Labour will encourage more people to build their own homes to tackle the looming housing crisis if the party wins the 2015 general election.
Under the party's "Build First" policy, small construction firms and custom builders will be given priority access to public land and allocated a portion of the space in the new towns and garden cities being proposed.
Labour also said it would encourage the use of the Build Now, Pay Later scheme for custom builds, which allows public land to be built on without any money being paid upfront for the site. The party added it would work with lenders to establish standardised self and custom build mortgages.
Moreover, local authorities would be tasked with creating a register of people and groups in their communities who want to build their own homes.
"The next Labour government will make house building a priority and play its full part in delivering the scale of change that we need," said Emma Reynolds, Labour's shadow housing minister, in a speech to the National House-Building Council where she unveiled the Build First approach.
Labour has already commissioned former BBC chairman Sir Michael Lyons to lead a panel of experts in coming up with a long-term plan to tackle the UK housing crisis. The party said it is committed to building 200,000 new homes a year until 2020.
Official figures show just 117,000 housing starts made in 2013 against estimates of 290,000 needed to keep up with demand in the market. House prices rose 5.5% on average over the same period.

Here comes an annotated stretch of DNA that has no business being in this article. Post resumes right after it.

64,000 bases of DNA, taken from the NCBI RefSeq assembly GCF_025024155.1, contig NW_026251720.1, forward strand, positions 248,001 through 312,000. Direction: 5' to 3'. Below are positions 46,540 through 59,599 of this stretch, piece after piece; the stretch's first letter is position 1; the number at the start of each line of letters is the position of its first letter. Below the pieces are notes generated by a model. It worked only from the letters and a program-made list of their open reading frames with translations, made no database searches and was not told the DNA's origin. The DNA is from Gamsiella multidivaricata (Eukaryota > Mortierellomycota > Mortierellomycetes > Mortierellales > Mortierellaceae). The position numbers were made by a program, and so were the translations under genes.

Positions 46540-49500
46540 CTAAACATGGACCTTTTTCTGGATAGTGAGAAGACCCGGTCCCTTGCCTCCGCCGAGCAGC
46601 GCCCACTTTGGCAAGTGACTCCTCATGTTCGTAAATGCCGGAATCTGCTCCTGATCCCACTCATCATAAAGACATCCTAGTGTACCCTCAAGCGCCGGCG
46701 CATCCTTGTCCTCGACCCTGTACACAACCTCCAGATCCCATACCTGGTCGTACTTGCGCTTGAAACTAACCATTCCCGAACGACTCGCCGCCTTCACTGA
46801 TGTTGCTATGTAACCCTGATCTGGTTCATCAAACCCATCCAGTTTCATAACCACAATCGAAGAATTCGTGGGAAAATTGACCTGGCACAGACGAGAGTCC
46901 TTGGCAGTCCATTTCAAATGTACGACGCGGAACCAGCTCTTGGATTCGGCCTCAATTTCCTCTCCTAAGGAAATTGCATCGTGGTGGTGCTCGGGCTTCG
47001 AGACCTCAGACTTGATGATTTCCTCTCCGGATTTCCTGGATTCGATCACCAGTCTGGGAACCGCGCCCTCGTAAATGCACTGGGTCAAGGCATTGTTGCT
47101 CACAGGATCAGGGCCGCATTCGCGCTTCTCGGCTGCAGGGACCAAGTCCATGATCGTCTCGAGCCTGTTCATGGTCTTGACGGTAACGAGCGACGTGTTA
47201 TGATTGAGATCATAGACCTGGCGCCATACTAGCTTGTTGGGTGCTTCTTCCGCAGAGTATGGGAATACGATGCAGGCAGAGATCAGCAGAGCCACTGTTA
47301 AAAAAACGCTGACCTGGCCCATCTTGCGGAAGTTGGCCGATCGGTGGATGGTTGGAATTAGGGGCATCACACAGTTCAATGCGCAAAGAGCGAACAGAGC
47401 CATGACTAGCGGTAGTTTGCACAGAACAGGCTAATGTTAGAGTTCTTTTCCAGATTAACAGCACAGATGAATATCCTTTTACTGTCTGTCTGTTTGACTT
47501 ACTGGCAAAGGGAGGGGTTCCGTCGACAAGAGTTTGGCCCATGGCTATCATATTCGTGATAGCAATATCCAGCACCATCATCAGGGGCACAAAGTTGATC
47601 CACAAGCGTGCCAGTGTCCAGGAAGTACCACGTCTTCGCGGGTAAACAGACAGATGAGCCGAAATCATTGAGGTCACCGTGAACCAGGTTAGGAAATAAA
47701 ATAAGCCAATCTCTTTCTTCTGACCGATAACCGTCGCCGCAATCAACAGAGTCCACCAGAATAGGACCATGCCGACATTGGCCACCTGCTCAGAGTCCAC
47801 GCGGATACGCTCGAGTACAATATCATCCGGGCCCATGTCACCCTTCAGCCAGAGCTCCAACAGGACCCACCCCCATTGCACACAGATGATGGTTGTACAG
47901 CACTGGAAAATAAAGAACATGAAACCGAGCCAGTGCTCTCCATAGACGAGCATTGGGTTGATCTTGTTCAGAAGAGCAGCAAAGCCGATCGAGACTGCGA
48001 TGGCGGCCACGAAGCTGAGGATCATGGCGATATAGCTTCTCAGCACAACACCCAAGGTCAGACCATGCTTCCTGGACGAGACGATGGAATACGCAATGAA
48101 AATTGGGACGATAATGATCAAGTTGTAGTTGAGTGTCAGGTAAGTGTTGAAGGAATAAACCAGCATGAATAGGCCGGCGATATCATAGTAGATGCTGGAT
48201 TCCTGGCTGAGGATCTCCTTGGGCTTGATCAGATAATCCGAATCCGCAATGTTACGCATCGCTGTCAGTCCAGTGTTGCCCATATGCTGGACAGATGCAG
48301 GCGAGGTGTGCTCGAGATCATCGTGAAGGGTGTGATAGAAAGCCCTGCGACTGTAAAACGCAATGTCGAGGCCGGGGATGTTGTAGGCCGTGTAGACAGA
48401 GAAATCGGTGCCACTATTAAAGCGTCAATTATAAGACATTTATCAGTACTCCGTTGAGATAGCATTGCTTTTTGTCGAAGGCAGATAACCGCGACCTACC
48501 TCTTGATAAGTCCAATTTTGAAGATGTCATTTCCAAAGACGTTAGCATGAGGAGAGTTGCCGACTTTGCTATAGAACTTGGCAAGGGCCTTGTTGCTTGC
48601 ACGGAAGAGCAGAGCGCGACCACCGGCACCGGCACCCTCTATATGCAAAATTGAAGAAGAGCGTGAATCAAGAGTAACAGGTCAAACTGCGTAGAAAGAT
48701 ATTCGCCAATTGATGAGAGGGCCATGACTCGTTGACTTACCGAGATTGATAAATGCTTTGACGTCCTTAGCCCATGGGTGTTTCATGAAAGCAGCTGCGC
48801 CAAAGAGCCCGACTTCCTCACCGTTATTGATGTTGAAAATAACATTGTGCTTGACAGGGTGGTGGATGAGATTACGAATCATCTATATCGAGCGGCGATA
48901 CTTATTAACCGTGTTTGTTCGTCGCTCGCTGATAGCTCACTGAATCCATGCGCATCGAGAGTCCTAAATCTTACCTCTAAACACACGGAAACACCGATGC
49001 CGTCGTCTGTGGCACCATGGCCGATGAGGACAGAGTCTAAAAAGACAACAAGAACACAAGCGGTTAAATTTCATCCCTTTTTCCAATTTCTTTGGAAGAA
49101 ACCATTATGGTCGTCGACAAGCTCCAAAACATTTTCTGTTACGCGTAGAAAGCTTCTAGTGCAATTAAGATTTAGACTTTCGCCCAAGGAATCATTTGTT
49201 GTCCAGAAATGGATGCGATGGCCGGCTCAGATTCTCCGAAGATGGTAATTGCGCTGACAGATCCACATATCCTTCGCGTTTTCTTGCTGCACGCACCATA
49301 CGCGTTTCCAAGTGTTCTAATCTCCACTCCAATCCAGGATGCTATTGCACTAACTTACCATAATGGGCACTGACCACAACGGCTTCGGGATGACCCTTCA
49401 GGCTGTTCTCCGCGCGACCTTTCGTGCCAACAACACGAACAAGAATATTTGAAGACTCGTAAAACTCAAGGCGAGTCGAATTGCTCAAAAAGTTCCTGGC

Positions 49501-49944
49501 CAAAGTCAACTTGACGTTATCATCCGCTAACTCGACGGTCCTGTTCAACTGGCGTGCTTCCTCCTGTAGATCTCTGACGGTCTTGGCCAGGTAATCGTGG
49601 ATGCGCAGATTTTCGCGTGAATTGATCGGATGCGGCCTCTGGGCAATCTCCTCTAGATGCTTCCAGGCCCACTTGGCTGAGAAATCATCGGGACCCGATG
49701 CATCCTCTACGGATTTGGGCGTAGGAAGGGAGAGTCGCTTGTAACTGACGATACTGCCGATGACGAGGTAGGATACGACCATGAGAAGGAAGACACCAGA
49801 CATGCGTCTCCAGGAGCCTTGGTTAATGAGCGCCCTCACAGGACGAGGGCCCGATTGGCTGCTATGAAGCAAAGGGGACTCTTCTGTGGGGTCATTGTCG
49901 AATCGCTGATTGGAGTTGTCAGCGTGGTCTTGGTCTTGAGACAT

Demand has been fuelled by the Help to Buy and Funding for Lending schemes, which have made it easier and cheaper to get hold of a mortgage.
The UK's growing population is also putting a strain on housing supply. In a report, the National Housing Federation (NHF) said the Noughties baby boom of 6.9 million children will mean house prices rocket 42% by 2020 because just 1.6 million new homes were built during the same period.
"We failed to fix the housing market for the Eighties baby-boomers because we simply didn't build enough homes. This means that, even with decent jobs, many are now struggling to raise a mortgage deposit or pay their rent," said NHF director Ruth Davison.
"But rather than learn from past mistakes, the country is still not building enough homes to tackle the problem. The situation will be even worse for the Millennium children.
"Seven years from now the eldest will be young adults, looking for work, seeking independence and dreaming of living in their own homes. If we expect them to take over the reins and drive the country forward in an increasingly competitive global economy, we must provide them with the foundations for a bright, stable future."